35 More complex patterns Need very few images (one or two). Works despite complex appearancesWorks in real-time and on dynamic scenesNeed very few images (one or two).But needs a more complex correspondence algorithmZhang et al
36 Spatial CodificationProject a certain kind of spatial pattern so that a set of neighborhood points appears in the pattern only once. Then the codeword that labels a certain point of the pattern is obtained from a neighborhood of the point around it.The codification is condensed in a unique pattern instead of multiplexing it along timeThe size of the neighborhood (window size) is proportional to the number of encoded points and inversely proportional to the number of used colorsThe aim of these techniques is to obtain a one-shot measurement system moving objects can be measuredAdvantages:Moving objects supportedPossibility to condense the codification to a unique patternDrawbacks:Discontinuities on the object surface can produce erroneous window decoding (occlusions problem)The higher the number of used colours, the more difficult to correctly identify them when measuring non-neutral surfacesMaximum resolution cannot be reached
37 Local spatial Coherence Medical Imaging Laboratory Departments of Biomedical Engineering and Radiology Johns Hopkins University School of Medicine Baltimore, MD 21205
38 De Bruijn SequencesA De Bruijn sequence (or pseudorandom sequence) of order m over an alphabet of n symbols is a circular string of length nm that contains every substring of length m exactly once (in this case the windows are one-dimensional).The De Bruijn sequences are used to define colored slit patterns (single axis codification) or grid patterns (double axis codification)In order to decode a certain slit it is only necessary to identify one of the windows in which it belongs to ) can resolve occlusion problem.m=4 (window size)n=2 (alphabet symbols)Zhang et al.: 125 slits encoded with a De Bruijn sequence of 8 colors and window size of 3 slitsSalvi et al.: grid of 2929 where a De Bruijn sequence of 3 colors and window size of 3 slits is used to encode the vertical and horizontal slits
39 M-ArraysAn m-array is the bidimensional extension of a De Bruijn sequence. Every window of wh units appears only once. The window size is related with the size of the m-array and the number of symbols usedExample: binary m-array of size 46 and window size of 22Shape primitives used to represent every symbol of the alphabetM-array proposed by Vuylsteke et al. Represented with shape primitivesMorano et al. M-array represented with an array of coloured dots
42 Introducing color in coding Allowing colors in coding is the same as augmenting code basis. This gives us more words with the same length.If the scene changes the color of projected light, then information can be lost.Reflectivity restrictions (neutral scene colors) have to be imposed to guarantee the correct decoding.
52 Coded structured light Correspondence without need for geometrical constraintsFor dense correspondence, we need many light planes:Move the projection deviceProject many stripes at once: needs encodingEach pixel set is distinguishable by its encodingCodewords for pixels:Grey levelsColorGeometrical considerations
54 Gray Code + Phase Shifting (II) Grey code: easy codification, low resolutionPhase shifting: high resolution, neighborhood ambiguityGray code + phase shifting: robust codification, no ambiguity and high resolution, but increase the number of projecting patterns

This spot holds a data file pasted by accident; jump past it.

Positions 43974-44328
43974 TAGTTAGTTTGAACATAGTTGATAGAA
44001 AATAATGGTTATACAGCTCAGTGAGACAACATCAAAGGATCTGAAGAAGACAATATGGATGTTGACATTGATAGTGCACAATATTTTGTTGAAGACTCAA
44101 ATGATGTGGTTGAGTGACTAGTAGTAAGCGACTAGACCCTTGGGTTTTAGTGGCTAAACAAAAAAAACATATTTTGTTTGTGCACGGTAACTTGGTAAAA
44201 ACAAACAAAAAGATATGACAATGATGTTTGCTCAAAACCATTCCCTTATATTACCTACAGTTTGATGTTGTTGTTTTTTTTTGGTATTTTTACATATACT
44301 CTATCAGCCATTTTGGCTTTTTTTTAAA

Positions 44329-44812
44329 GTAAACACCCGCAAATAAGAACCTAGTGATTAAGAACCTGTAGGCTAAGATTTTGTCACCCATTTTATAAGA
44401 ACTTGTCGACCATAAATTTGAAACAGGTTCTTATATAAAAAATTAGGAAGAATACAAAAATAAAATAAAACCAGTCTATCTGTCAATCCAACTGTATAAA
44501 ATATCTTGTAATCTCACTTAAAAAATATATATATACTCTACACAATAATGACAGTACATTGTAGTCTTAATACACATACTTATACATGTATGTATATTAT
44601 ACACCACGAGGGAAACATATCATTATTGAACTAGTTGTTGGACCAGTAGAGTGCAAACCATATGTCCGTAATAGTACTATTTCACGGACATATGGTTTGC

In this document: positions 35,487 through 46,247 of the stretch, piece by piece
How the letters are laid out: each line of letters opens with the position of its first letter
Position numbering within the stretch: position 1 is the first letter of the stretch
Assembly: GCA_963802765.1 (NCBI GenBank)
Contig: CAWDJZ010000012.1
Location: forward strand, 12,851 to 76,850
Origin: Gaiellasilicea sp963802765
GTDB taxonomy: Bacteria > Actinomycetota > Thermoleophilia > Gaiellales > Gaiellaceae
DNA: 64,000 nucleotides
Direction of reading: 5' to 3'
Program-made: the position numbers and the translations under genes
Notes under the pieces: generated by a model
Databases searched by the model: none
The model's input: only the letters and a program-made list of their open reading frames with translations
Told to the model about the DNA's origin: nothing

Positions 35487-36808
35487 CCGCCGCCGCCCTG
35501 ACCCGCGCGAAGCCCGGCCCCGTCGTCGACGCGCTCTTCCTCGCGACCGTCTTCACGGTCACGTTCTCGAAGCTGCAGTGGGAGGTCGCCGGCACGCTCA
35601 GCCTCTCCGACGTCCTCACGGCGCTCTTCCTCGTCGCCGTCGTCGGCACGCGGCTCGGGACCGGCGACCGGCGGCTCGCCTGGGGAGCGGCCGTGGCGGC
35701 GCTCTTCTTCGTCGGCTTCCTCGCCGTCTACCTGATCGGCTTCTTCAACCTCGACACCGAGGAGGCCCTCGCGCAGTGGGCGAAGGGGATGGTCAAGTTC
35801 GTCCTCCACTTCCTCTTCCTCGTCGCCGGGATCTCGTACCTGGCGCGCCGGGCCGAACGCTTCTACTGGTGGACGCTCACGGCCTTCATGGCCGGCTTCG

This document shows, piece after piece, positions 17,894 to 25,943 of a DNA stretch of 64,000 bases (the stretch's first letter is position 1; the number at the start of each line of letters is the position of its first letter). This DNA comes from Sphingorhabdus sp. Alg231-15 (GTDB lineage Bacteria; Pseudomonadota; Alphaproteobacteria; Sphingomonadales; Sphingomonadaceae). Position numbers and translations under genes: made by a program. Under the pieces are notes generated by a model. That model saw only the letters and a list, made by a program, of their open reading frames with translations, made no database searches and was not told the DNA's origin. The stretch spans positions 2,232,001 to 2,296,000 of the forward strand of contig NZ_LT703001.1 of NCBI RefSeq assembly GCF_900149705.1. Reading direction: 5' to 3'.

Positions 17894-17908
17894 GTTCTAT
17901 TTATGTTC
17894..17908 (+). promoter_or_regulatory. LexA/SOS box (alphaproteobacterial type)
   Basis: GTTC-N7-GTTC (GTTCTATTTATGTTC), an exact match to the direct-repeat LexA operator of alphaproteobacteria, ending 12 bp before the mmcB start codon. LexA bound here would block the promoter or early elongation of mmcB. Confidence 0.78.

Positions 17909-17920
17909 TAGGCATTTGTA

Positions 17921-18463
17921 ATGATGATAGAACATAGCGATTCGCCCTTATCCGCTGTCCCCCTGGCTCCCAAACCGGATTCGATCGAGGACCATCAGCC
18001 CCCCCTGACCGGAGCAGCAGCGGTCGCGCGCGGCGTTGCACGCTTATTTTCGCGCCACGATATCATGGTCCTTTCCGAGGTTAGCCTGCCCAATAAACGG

55 Line Shift Processing (Guehring et al.) Project Gray Code sequenceProject set of 6 thin line patterns, detect line centers in imageCombine line center positions with gray code encoding to resolve for ambiguitiesObtain camera coordinates with subpixel accuracies for projector coordinatesSee Videometrics01-Guehring pdf for details
56 Spatial Coherence Coding in a single frame. Spatial Coherence can be local or global.The minimum number of pixels used to identify the projected code defines the accuracy of details to be recovered in the scene.
58 Continuum of Triangulation Methods Single-frameSingle-stripeMulti-stripeMulti-frameThere’s a continuum of methods we can use to establish these correspondences. At one extreme are single-stripe systems. These never have the problem of ambiguity, so they produce very high-quality data, but they take a long time to do it. At the other extreme are systems that try to get all the data at once by projecting lots of stripes (or, in this case, dots). They are fast, since they get everything with just a single frame, but they tend to be a lot more fragile and get confused by discontinuities. In the middle are methods that use a few frames to get depth, by flashing stripes on and off over time, and conveying a code about which stripe is which through this pattern of on/off flashing.Slow, robustFast, fragile
59 Direct CodificationEvery encoded pixel is identified by its own intensity/colorSince the codification is usually condensed in a unique pattern, the spectrum of intensities/colors used is very largeAdditional reference patterns must be projected in order to differentiate among all the projected intensities/colors:Ambient lighting (black pattern)Full illuminated (white pattern)…
60 Direct CodificationEvery encoded pixel is identified by its own intensity/colorSince the codification is usually condensed in a unique pattern, the spectrum of intensities/colors used is very largeAdditional reference patterns must be projected in order to differentiate among all the projected intensities/colors:Ambient lighting (black pattern)Full illuminated (white pattern)…Advantages:Reduced number of patternsHigh resolution can be theoretically achievedDrawbacks:Very noisy in front of reflective properties of the objects, non-linearities in the camera spectral response and projector spectrum non-standard light emitters are required in order to project single wave-lengthsLow accuracy (order of 1 mm)